I was just reflecting on a story that I have regarding a family that came to stay with me a few years ago. I worked with a young lady who was a single mother of 2 adorable kids, brother and sister. We were waitressing at a local restaurant, when I drove her home one night. She asked that I not tell anyone where she was staying, (it was a fleabag motel in a bad part of town). Well, when I saw this, I insisted that she come stay with me because I could not in good conscience let those two sweet innocent kids stay there when I had a room available. She was currently working with Social Services to set her up in a better situation, so it would only be temporary.
Well, she was the kind of girl who liked to go out and party, so I offered to stay home with the kids and help them do homework and get them to bed and stuff. I watched how she interacted with them and parented them. She seemed to give in to them pretty easily. I guess it was the easiest route for her. I didn't understand it, but at the time I didn't have any children. But her kids certainly didn't benefit from her skills.
I would try to help her without being judgemental. For instance, once her son asked her for ice cream. At first she said no, but he whined about it, so she said "fine, whatever, it'll hurt your teeth but go ahead!" She just gave up! Even I know that an 8 y/o is not going to understand or even care about what's healthy or good for them! So, as he was opening the freezer to get it, I leaned down and whispered "Don't do it, its bad for you!" kind of in a funny voice, (not a scolding or scary way) and wouldn't you know it - he said "ok" and closed the door! He just found something else to do.
Well, another night, they were doing their homework. I think they were in kindergarten and the first or second grade (he was 8, she was 11 I think). Their work was incredibly simple, and they shouldn't have had much trouble with it. They were taking a very long time to get there work done, so as an incentive I promised them ice cream if they finished up before bedtime. The older sister needed a little help, so I gave her some guidance, but the boy just sat there completely stumped. I tried to give him help, without giving the answers, but he started crying saying "I can't do it, I don't know!! My mommy just does it for me!" I patiently explained that I was not his mommy and encouraged him to try, even reading to him the answers and asking him to repeat back what I said, so that he would get it. He still insisted that he didn't know, and cried even harder - I've never seen a kid so distraught and discouraged- he refused to even try! But I didn't give up on him, I just continued to talk to him in a calm manner, pointing out information and really giving him the opportunity to show me what he could do! He simply cried, saying over and over "I don't know!" and "my mommy usually does this for me!!" tears and snot streaming to the point where I had to send him to his room just to calm down! Where he just yelled and cried some more. It was pitiful, but what kind of person would I be to just give up? I stayed with him, and let him know that he was not in any trouble, that I just needed him to calm down. Meanwhile, his sister finishes her homework and asks for her ice cream. She deserved it and I had no problem delivering, but I thought about her brother who was breaking down, so I offered her an alternative. I told her "You can have ice cream, or if you want, you can help your brother get his homework finished so you can have some with him."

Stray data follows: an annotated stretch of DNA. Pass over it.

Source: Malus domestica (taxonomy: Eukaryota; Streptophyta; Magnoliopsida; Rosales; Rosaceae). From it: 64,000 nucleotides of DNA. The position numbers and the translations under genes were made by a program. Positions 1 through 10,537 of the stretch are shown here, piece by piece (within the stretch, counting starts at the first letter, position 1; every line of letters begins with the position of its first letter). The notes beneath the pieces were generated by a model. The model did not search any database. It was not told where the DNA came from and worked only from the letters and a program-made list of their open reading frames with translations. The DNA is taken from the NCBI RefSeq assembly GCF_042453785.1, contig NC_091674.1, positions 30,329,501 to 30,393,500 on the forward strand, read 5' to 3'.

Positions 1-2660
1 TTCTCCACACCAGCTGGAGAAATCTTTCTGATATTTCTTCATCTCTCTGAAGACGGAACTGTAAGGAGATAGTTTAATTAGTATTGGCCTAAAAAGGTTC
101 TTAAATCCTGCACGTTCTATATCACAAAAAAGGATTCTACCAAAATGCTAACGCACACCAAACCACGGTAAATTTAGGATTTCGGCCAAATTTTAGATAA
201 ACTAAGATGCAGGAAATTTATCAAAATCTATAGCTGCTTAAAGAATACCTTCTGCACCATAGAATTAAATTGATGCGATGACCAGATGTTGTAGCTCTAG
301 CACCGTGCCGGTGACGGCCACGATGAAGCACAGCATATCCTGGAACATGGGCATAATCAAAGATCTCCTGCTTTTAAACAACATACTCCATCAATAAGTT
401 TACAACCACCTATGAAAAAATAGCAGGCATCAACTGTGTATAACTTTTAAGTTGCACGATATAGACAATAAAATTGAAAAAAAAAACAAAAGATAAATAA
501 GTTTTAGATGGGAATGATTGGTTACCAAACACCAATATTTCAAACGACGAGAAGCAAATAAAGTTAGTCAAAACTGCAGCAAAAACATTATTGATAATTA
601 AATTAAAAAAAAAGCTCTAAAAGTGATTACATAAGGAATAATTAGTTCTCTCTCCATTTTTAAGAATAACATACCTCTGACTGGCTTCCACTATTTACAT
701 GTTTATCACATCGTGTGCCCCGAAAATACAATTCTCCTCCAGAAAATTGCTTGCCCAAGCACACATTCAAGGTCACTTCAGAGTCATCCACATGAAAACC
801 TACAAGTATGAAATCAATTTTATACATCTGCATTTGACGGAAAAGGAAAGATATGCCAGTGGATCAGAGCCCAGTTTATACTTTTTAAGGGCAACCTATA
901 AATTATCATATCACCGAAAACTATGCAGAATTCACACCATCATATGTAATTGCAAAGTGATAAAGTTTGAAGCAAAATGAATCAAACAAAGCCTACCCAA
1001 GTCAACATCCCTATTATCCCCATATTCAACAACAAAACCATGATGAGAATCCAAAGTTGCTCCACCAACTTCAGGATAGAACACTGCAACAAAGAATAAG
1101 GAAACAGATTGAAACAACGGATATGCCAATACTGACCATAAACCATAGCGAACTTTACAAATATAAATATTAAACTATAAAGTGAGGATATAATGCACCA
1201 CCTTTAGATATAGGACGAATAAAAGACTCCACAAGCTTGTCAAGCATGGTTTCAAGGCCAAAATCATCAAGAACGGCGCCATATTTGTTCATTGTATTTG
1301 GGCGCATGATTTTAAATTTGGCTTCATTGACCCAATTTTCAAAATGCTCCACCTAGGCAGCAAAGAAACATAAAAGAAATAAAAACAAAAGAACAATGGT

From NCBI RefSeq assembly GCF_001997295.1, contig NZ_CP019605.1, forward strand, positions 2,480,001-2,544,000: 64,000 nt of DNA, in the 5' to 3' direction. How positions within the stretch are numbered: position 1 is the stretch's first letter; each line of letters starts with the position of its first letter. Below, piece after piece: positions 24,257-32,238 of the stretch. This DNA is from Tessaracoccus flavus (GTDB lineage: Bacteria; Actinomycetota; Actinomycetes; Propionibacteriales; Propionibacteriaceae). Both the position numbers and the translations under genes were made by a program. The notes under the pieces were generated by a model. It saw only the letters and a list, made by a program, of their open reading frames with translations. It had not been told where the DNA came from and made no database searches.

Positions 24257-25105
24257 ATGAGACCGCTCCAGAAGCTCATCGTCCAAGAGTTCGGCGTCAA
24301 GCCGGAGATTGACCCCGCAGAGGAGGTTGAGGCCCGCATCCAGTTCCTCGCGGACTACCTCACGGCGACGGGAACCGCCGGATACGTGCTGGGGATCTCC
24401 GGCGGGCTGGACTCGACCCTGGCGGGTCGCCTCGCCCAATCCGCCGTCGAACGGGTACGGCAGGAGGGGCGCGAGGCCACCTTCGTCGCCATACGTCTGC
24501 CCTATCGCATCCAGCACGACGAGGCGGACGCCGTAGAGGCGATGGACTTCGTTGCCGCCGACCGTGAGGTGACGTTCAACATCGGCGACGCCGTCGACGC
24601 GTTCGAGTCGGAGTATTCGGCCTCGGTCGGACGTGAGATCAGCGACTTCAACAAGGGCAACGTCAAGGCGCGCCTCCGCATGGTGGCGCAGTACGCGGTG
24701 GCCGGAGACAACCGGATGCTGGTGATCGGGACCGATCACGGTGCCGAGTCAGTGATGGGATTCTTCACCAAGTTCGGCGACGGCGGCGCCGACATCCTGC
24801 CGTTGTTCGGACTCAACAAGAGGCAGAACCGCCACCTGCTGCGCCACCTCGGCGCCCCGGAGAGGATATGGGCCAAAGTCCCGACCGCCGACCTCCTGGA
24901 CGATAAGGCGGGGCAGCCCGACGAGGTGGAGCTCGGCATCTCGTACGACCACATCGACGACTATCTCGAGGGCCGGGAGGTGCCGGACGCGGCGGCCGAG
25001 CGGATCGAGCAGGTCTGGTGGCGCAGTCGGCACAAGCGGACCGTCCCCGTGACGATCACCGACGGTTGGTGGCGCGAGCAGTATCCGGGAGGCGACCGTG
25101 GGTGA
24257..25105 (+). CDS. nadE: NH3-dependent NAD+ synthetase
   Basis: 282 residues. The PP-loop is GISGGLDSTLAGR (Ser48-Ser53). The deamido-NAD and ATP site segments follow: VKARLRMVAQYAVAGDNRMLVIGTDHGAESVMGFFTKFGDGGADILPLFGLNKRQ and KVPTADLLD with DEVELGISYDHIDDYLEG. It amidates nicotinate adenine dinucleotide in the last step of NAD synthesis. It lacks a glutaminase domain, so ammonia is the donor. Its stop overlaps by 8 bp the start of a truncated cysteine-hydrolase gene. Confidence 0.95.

And wouldn't you know it, she said she'd rather help her brother, and away she went to make her brother feel better and help him finish his homework! I feel so proud everytime I think about this!
I wonder how other people handle their kids when they act like this, when they give up and refuse to try. I hope she doesn't still do her kids homework for them. Could this be why so many children end up in special ed, and get diagnosed with ADD and other childhood disorders? Because parents just don't want to exert any energy in actually raising their kids?
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